“The fact is that US citizens were indeed in the area in conflict during the hostilities. It should be admitted that they would do so only following direct orders from their leaders,” Putin said.

“Therefore, they were acting in implementing those orders, doing as they were ordered, and the only one who can give such orders is their leader,” he added.

The comments come in the wake of news that a U.S. passport was found in a building in South Ossetia occupied by Georgian troops.

As we have documented, reports of American mercenaries being captured and found dead inside South Ossetia and Georgia circulated in the days after the conflict began.

Putin also told the CNN interviewer that the Georgian army was armed and trained for the conflict.

“Why hold years of difficult talks and seek complex compromise solutions in inter-ethnic conflicts? It’s easier to arm one side and push it into the murder of the other side, and it’s over,” he said.

“It seems like an easy solution. In reality it turns out that it’s not always so.”

Putin may have been referring to the military exercise Immediate Response 2008, which took place last month, involving no less than one thousand U.S. troops working with Georgian troops in a war game scenario. It was also well documented that Georgian troops were flown out of Iraq by the U.S. to join the conflict in South Ossetia. Aside from these facts, it is common knowledge that Washington provides training and equipment to the Georgian military, one of its coalition allies.

 

U.S. citizen was among Georgian commandos – Russian Military

Russia Today
August 29, 2008

A U.S. passport was found in a building in South Ossetia occupied by Georgian troops, a Russian military spokesperson revealed on Thursday. After Russian peacekeepers cleared the heavily defended building, a passport belonging to a Texan named Michael Lee White was discovered inside.

Deputy Chief of Russia’s General Staff Anatoly Nagovitsyn showed photocopies of the passport to media in a press briefing on Thursday.

“There is a building in Zemonekozi – a settlement to the south of Tskhinval that was fiercely defended by a Georgian special operations squad. Upon clearing the building, Russian peacekeepers recovered, among other documents, an American passport in the name of Michael Lee White of Texas,” said Nagovitsyn.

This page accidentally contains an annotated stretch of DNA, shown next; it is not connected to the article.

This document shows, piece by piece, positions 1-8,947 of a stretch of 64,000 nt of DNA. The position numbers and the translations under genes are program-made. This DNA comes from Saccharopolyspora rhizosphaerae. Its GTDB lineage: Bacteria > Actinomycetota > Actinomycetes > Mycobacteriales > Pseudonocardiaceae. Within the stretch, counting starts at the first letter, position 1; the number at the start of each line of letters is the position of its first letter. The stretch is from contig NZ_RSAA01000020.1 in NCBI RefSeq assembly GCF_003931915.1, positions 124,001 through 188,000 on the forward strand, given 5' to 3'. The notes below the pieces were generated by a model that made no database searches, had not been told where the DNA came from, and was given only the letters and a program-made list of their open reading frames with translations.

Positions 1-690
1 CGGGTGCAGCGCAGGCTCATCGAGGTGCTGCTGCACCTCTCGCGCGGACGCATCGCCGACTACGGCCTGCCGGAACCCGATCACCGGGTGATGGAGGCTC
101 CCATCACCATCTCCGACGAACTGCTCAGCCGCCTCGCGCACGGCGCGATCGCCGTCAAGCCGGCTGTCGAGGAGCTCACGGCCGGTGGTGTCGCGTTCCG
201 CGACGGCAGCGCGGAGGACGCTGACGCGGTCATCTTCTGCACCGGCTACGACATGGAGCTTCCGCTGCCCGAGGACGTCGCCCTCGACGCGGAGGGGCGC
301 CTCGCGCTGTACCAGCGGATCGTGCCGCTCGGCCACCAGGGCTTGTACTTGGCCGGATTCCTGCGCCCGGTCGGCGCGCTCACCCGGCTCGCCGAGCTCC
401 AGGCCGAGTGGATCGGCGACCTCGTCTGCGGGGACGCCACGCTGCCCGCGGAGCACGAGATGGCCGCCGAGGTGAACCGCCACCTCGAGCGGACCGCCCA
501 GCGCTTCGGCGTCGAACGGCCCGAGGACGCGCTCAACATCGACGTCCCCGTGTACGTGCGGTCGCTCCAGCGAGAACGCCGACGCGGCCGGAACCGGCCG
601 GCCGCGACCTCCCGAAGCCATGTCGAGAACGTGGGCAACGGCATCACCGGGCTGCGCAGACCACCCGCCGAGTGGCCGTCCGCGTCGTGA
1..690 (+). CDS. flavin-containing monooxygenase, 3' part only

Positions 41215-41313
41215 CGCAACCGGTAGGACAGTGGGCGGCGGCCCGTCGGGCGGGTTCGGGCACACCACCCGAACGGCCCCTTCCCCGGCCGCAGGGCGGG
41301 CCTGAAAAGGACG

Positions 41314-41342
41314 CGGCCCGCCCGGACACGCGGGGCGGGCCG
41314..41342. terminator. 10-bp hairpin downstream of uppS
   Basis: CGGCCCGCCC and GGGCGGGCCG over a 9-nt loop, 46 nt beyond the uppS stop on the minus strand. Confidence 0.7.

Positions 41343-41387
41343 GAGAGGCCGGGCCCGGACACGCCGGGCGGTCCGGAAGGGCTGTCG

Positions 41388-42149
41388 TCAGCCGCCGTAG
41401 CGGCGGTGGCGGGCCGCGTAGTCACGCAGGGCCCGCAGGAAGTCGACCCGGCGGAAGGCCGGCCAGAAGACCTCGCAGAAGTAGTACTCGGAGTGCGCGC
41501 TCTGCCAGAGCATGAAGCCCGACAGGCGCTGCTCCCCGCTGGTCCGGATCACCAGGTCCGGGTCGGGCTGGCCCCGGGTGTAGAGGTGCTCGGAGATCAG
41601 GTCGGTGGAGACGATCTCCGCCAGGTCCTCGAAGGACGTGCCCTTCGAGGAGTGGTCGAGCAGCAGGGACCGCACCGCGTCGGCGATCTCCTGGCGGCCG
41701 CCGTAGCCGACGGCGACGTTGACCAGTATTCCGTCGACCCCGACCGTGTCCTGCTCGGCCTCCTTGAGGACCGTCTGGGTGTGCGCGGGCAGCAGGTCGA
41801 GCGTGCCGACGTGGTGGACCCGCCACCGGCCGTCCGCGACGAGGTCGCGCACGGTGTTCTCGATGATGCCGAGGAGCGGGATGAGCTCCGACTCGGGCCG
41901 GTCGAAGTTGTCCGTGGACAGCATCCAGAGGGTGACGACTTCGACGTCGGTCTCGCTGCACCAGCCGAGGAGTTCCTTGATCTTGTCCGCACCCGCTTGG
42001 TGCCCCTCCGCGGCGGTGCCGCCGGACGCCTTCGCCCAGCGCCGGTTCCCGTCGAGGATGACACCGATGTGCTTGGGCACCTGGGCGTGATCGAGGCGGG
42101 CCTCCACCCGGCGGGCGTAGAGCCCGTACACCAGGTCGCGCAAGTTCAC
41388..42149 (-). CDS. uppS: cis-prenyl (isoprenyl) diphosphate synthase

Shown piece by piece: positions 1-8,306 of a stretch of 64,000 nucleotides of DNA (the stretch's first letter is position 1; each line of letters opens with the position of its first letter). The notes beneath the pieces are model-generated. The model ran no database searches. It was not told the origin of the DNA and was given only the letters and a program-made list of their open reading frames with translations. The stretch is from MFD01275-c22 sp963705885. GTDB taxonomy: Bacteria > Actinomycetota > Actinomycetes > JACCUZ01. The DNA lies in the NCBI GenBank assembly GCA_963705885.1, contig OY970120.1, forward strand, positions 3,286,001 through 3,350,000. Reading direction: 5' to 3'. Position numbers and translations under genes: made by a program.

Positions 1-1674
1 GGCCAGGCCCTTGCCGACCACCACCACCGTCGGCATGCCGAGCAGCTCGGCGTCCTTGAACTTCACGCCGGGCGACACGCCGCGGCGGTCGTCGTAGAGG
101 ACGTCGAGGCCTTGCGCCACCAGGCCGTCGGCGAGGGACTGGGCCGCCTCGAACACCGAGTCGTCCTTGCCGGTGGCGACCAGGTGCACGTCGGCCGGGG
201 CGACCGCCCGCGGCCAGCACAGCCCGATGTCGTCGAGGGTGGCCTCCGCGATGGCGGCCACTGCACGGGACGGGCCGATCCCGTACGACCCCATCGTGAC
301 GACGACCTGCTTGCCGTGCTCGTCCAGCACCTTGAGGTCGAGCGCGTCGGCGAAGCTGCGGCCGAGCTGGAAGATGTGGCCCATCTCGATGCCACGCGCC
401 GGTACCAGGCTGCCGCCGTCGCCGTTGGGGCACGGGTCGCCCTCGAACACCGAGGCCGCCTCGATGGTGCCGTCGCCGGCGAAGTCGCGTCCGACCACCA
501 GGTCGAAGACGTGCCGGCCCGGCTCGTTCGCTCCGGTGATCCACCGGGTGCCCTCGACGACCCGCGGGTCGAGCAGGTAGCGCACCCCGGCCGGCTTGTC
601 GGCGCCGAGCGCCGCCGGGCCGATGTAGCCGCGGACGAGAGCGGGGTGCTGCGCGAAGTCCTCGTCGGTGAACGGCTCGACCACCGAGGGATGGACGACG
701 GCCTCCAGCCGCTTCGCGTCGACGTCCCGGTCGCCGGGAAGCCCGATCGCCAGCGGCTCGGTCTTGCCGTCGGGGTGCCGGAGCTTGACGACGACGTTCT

Neither the owner of the passport nor his remains were found at the scene, despite a thorough search.

“I do not know why he was there, but it is a fact that he was in the building, among Georgian special forces troops,” Nagovitsyn said.

The briefing was delivered on the same day Prime Minister Vladimir Putin told CNN, “We have serious reasons to believe that American citizens were right at the heart of the military action”. Putin said the conflict in South Ossetian may have been planned to benefit one of the U.S. presidential candidates.

 

Military help for Georgia is a ’declaration of war’, says Moscow

This is London
August 28, 2008

Moscow has issued an extraordinary warning to the West that military assistance to Georgia for use against South Ossetia or Abkhazia would be viewed as a “declaration of war” by Russia.

The extreme rhetoric from the Kremlin’s envoy to NATO came as President Dmitry Medvedev stressed he will make a military response to US missile defence installations in eastern Europe, sending new shudders across countries whose people were once blighted by the Iron Curtain.

And Moscow also emphasised it was closely monitoring what it claims is a build-up of NATO firepower in the Black Sea.

The incendiary warning on Western military involvement in Georgia – where NATO nations have long played a role in training and equipping the small state – came in an interview with Dmitry Rogozin, a former nationalist politician who is now ambassador to the North Atlantic Alliance.

“If NATO suddenly takes military actions against Abkhazia and South Ossetia, acting solely in support of Tbilisi, this will mean a declaration of war on Russia,” he stated.

Read Full Article Here

U.S. Expects to Rebuild Georgian Army
http://www.moscowtimes.ru/articles/detail.php?ID=370267

Russia: NATO interference in the caucasus means war
http://www.presstv.ir/detail.aspx?id=67757&sectionid=351020602

Putin accuses U.S. of orchestrating Georgian war
http://edition.cnn.com/2008/WO..ssia.georgia.cold.war/index.html

Russia threatens sale of offensive weapons to Israel’s enemies
http://www.worldtribune.com/worldtr..eu_russia0447_08_20.asp

 



Cheney to visit Georgia, WH calls enclave independence “unfortunate”

Cheney travels to Georgia, Ukraine next week

AFP
August 25, 2008

US Vice President Dick Cheney will visit Georgia next week in a show of support for the war-battered US ally amid a deepening freeze in Russian ties with the West, the White House said Monday.